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Monday, March 22, 2010

Ordering the City

Set in a comparative planning context, a basic conversation about disorder might look like this. Order: Singapore is modern, clean, and green, with a ban on chewing gum that represents a planning school laughline regarding state oppression. Disorder: Lagos, as captured in a 2006 essay in The New Yorker, is teeming with poverty and desperation (“pandemonium,” fumes, filth) as well as with economic activity and entrepreneurialism (“the hustle never stops” and “everyone is a striver”).

Romaticization and vilification on both ends of the spectrum, sometimes by the same viewers. When Mayor Giuliani’s “quality of life” regulations tried to eliminate the street trades of poverty (from sidewalk selling of used handbags to homeless window washers), was he cleaning up the city for everyone or criminalizing the survival mechanisms of the poor? 
On questions of order and disorder, moral, empirical, and legal tensions (both real and perceived) abound: safety and cleanliness weighed against urban vitality and individualism, civil liberties as a constraint on crime control, urban recovery regulation as economic handcuffs on the struggling poor, and personal safety at odds with personal liberty.

Garnett, writing in the domestic debate, gives us organizing theory, vocabulary, and history to understand and manage order and disorder in the American City. In so doing, she manages to diffuse binaries and avoid naming heroes or villains.

As a matter of planning theory, Garnett’s setting is whether the rising tide of planning a la Jane Jacobs undermines policing policies that pursue the Broken Windows thesis.  In other words, does an emphasis on mixed-use planning, particularly the introduction of commercial establishments in residential areas, undermine policing that attempts to control minor acts of urban disorder that, when unchecked by the community and by law enforcement, lead to an escalation towards more serious crimes? The heart of that inquiry is among Garnett’s most important contributions in this book: Does commerce generate crime-causing disorder?

As a matter of law and politics, Garnett “sees like a state” by placing policing in the same arena as land-use controls/property regulation (everything from zoning controls to housing code enforcement). She frames the two approaches as local governments’ “two hands” in order construction and disorder suppression. In adaptation to judicial constraints on police discretion, cities have increasingly resorted to land-use and property controls as a means of disorder suppression. Cities mistakenly believe, she argues, that order construction is the same thing as disorder suppression, and in so doing, they discount the harms that order construction can impose on the intended beneficiaries of disorder suppression. For instance, planners should be wary that controls on small scale economic life, from street vending to shopkeeping, diminish social capital and economic opportunity for poor people who live in disorder-prone neighborhoods.

Normatively, Garnett doesn’t shy away from asking when (and how) cities should control urban disorder. She gives a specific but modest answer, suggesting ways to encourage small scale economic activity in cities (including home businesses), to preserve non-conforming uses, and to reduce regulation of mixed-use zoning and the rehabilitation of vacant buildings. She wisely cautions that humble and highly localized incrementalism, not grand plans and central theories, should be the stock and trade of urban revitalization.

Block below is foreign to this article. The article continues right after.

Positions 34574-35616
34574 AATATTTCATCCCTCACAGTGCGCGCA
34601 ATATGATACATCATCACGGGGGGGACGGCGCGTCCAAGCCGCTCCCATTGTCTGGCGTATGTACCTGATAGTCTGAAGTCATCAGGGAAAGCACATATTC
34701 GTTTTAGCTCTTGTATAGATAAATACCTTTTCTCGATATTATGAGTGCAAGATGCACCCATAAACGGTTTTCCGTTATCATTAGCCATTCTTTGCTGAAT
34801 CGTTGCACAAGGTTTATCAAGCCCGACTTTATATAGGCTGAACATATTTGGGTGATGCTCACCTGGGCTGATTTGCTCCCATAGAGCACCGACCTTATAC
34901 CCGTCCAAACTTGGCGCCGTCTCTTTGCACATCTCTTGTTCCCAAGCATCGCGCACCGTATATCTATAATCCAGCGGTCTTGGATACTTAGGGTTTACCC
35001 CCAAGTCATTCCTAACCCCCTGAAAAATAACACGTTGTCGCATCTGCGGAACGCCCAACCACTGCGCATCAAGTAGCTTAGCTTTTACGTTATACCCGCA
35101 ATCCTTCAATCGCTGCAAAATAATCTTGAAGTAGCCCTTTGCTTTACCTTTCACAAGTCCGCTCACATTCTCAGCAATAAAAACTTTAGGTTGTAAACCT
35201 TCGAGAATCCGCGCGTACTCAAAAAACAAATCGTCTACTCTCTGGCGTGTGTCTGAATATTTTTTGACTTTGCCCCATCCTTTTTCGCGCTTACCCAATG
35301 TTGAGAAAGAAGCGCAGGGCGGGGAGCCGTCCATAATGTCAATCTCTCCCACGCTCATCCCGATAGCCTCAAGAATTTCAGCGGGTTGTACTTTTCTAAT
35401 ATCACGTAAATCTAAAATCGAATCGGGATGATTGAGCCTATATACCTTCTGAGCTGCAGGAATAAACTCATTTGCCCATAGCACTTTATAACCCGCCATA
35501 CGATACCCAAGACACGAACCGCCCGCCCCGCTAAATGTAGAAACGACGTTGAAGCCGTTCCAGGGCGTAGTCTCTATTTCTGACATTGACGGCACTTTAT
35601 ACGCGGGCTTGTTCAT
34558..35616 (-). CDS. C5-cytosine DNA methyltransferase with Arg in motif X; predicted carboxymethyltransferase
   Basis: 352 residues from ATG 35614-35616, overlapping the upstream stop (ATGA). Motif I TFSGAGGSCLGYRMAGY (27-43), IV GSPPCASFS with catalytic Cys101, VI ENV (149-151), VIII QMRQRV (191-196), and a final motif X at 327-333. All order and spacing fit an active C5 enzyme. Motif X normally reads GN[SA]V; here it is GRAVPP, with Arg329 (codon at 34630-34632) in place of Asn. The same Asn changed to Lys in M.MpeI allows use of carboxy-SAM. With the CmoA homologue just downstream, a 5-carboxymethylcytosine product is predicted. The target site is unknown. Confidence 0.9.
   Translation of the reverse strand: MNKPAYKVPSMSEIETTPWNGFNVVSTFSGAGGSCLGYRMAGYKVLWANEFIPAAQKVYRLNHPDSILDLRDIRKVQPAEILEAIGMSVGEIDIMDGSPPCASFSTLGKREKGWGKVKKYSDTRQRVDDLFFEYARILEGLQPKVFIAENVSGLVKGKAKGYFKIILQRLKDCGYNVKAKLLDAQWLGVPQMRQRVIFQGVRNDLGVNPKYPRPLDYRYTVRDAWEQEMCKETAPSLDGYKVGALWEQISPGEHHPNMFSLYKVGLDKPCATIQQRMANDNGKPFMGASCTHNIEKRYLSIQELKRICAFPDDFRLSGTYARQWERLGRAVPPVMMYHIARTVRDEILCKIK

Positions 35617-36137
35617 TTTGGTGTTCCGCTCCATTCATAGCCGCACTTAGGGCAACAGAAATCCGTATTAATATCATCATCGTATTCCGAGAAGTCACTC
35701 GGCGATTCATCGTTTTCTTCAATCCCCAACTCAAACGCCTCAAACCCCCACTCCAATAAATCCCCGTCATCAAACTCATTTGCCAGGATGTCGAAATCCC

If I have one criticism to make, it’s that sometimes, the “who” and “why” of land-use and property controls gets lost in the shuffle of the book. Garnett is conscientious about noting who tends to be targeted as disorderly by community policing efforts—particularly minority groups and young people, and even more particularly, minority youth. But when it comes to land-use and property controls, there are other actors and intentions on both the government and citizen side: Who is writing the rules that suppress disorder? Whom do they target, and who implements them?

Housing code enforcement, for instance, has been used as a tool against black and immigrant landowners to punish deviations from norms of segregation, but it has also been used as a tool against landlords that collect rent for uninhabitable premises in low-income areas. In both cases, the law may ostensibly address housing dilapidation or other issues of physical disorder, but in the first instance, its purpose is to sanction social disobedience and maintain racial homogeneity. As we know from the policing context, the devil may be in the discretion.

Nevertheless, by tying community policing to land-use controls, Garnett sweeps broad terrain. She does so with great depth in both the empirical and theoretical literature. Along the way, her readers will enjoy highly readable, educational vignettes of American urban policy. You’ll find stories (such as Mayor Giuliani’s attempt to reduce the presence of street vendors in New York City), ideas (from gang injunctions to empowerment zones), and historical chronologies (like the life, death, and reconstruction of American public housing). It was a learning experience and a pleasure.

Posted by Michelle Wilde Anderson on March 22, 2010 at 06:03 PM in Books | Permalink


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Such a nice book! Such a confusing response to it!

Posted by: anon in bellevue | Mar 23, 2010 10:13:37 AM

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